Agility with Irish Wolfhounds
What is agility?
Dog agility is a sport that requires a dog and handler team to complete a numbered obstacle course with both speed and accuracy. An agility course may be around 90-190 yards long with 14-20 obstacles depending on the competitor’s skill level and the course design. It is conducted off-leash and may take many months, perhaps years, of training before being ready to compete. While agility is generally perceived as a “herding dog” sport, agility is accessible to all sizes and types of dogs and with proper training, it is a gratifying way to spend time with your Irish Wolfhound.
AKC Agility Basics
The AKC has two main titling classes in agility: Standard Agility and Jumpers with Weaves (JWW). Standard Agility has the most diverse obstacles: an A-frame (two giant boards forming an “A” with the apex at 5 feet 6 inches), Dog Walk (which consists of a 12 foot long center section that is 4 feet off the ground with ascending and descending sections also 12 feet long; all made with boards 1 foot wide), Seesaw or Teeter, Pause Table, Tunnel (a flexible, 24 to 26-inch diameter tube about 12-20 feet long), Weave Poles (usually 12 poles spaced 24 inches apart), and a variety of jumps (single bar, double bar, triple bar, panel, tire, broad, etc.). A Jumpers with Weaves course will have jumps and weave poles, and commonly tunnels (max of 2).
There are three different levels of competition in either Standard or JWW agility: Novice, Open, and Excellent/Master in order of advancement. As one advances through the different levels, the number of obstacles increases, the allowable faults/mistakes decreases, and the time to complete the course decreases. For more information, visit the AKC site.
How high do Irish Wolfhounds have to jump?
The jump height that a dog competes in is determined by the height of the dog. Irish Wolfhounds and other dogs greater than 22 inches at the shoulder jump at the 24-inch jump height level. This is known as a Regular jump height. However, one may enter one jump height lower (20 inches) and be in a Preferred jump height class. In addition to being able to jump at a lower height level, 5 extra seconds is allotted to complete a course for Preferred dogs. Although Irish Wolfhounds can easily clear the 24-inch jump, the lower jump height may be kinder on the joints of such giant dogs and is one of the main reasons owners of larger dogs and older dogs choose to participate in the Preferred class.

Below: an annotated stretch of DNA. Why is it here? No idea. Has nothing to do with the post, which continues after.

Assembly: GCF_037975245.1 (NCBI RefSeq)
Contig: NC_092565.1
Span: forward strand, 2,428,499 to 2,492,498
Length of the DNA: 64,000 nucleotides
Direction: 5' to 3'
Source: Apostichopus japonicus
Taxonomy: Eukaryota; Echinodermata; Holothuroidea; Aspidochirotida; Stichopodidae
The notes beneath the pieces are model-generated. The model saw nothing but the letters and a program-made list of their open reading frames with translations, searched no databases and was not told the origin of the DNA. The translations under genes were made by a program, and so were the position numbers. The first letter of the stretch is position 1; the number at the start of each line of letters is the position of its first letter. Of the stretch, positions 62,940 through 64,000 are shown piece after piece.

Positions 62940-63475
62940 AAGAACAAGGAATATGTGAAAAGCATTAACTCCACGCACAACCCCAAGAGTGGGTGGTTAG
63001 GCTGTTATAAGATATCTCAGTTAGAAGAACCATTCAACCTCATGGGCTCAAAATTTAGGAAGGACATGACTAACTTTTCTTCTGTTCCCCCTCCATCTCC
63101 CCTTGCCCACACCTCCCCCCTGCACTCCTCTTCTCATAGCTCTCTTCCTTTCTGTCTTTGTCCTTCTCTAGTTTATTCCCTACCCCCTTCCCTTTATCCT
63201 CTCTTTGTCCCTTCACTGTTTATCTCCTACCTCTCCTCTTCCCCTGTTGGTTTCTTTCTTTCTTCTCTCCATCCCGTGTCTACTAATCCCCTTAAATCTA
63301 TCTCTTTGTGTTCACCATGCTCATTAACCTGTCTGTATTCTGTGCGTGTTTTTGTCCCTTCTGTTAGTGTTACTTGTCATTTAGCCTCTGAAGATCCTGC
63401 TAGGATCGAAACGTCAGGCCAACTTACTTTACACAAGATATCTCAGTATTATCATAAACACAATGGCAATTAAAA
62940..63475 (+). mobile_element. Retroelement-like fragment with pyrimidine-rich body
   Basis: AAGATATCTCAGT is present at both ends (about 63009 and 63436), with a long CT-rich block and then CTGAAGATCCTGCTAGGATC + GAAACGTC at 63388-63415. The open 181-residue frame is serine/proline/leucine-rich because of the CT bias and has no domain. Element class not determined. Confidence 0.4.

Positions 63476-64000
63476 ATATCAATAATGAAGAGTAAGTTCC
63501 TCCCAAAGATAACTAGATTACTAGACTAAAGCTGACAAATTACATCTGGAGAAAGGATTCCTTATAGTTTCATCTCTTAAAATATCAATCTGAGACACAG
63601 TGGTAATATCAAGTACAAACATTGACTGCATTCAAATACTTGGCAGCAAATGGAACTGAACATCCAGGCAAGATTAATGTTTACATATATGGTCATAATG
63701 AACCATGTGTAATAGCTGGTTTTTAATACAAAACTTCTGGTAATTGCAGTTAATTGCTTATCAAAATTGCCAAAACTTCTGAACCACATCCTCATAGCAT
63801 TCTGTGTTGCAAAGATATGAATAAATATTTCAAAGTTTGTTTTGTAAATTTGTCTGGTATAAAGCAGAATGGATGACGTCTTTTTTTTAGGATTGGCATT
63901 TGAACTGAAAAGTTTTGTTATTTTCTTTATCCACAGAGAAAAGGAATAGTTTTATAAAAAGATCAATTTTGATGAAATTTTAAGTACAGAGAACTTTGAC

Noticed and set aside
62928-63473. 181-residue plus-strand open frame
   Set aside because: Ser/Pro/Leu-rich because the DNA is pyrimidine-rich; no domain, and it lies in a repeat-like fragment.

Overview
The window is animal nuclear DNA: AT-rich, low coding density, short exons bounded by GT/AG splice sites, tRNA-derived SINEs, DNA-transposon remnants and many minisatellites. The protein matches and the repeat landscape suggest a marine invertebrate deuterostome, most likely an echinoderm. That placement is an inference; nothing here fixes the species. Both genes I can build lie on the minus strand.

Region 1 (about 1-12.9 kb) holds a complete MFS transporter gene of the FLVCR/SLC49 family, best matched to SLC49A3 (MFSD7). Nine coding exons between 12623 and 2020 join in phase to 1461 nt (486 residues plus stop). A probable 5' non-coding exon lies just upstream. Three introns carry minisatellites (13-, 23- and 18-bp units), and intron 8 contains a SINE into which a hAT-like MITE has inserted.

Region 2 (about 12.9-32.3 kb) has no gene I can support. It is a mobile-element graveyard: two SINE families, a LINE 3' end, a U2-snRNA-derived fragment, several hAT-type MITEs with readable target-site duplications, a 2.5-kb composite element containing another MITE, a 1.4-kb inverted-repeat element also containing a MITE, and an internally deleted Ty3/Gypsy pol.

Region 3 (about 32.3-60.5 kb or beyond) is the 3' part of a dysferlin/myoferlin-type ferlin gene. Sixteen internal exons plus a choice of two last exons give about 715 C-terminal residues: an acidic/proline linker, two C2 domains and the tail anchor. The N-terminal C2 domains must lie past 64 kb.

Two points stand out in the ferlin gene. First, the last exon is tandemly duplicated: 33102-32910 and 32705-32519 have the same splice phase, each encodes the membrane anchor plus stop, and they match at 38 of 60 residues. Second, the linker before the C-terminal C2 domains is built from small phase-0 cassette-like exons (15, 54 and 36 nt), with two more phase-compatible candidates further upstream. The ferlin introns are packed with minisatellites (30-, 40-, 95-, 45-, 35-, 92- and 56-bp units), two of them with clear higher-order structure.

Challenges of having an Irish Wolfhound in Agility
There are several main challenges of having an Irish Wolfhound compete in agility compared to the typical breeds.
First, Irish Wolfhounds take a longer time to mature and it is generally recommended to not have forced repetitive jumping during their first 18 months or so. This limits the amount and type of training one can do with a young Irish Wolfhound. However, it does not mean that skills useful to agility training cannot be acquired during the puppy years. Some kennel clubs may offer agility skills classes where proprioception/body awareness, core strength, and balance exercises are taught. For instance, one exercise may involve having the dog place its two front paws on a telephone book while rotating their body/hindquarters in a circle. This teaches awareness of paw placement, which is valuable for running agility especially for the teeter and dog walk.
Second, it takes many months for an agility dog to learn the obstacles, handling techniques, and develop teamwork with the handler. To then master those and advance to higher levels of competition may take years. Unfortunately, IWs have a shorter lifespan and so when they finally “get it” agility-wise, they are often in their mid to veteran years.
Finally, and the most obvious, most of the agility equipment is built for smaller dogs. The tunnels are usually 24 inches in diameter (26” tunnels are allowed but most clubs do not have them), so a Wolfhound, if they are able, has to crouch through the tunnel. Tunnels are obstacles that slow down giant dogs but not smaller dogs that can just run through them. For weave poles, because of their length, an Irish Wolfhound may span 3 weave poles at once. A small dog that fits within that span has a lot less to keep track of as to their body position. The dog walk and teeter are only 1 foot wide, therefore it does not give much room for error in such large dogs where their chests/hips are around that wide.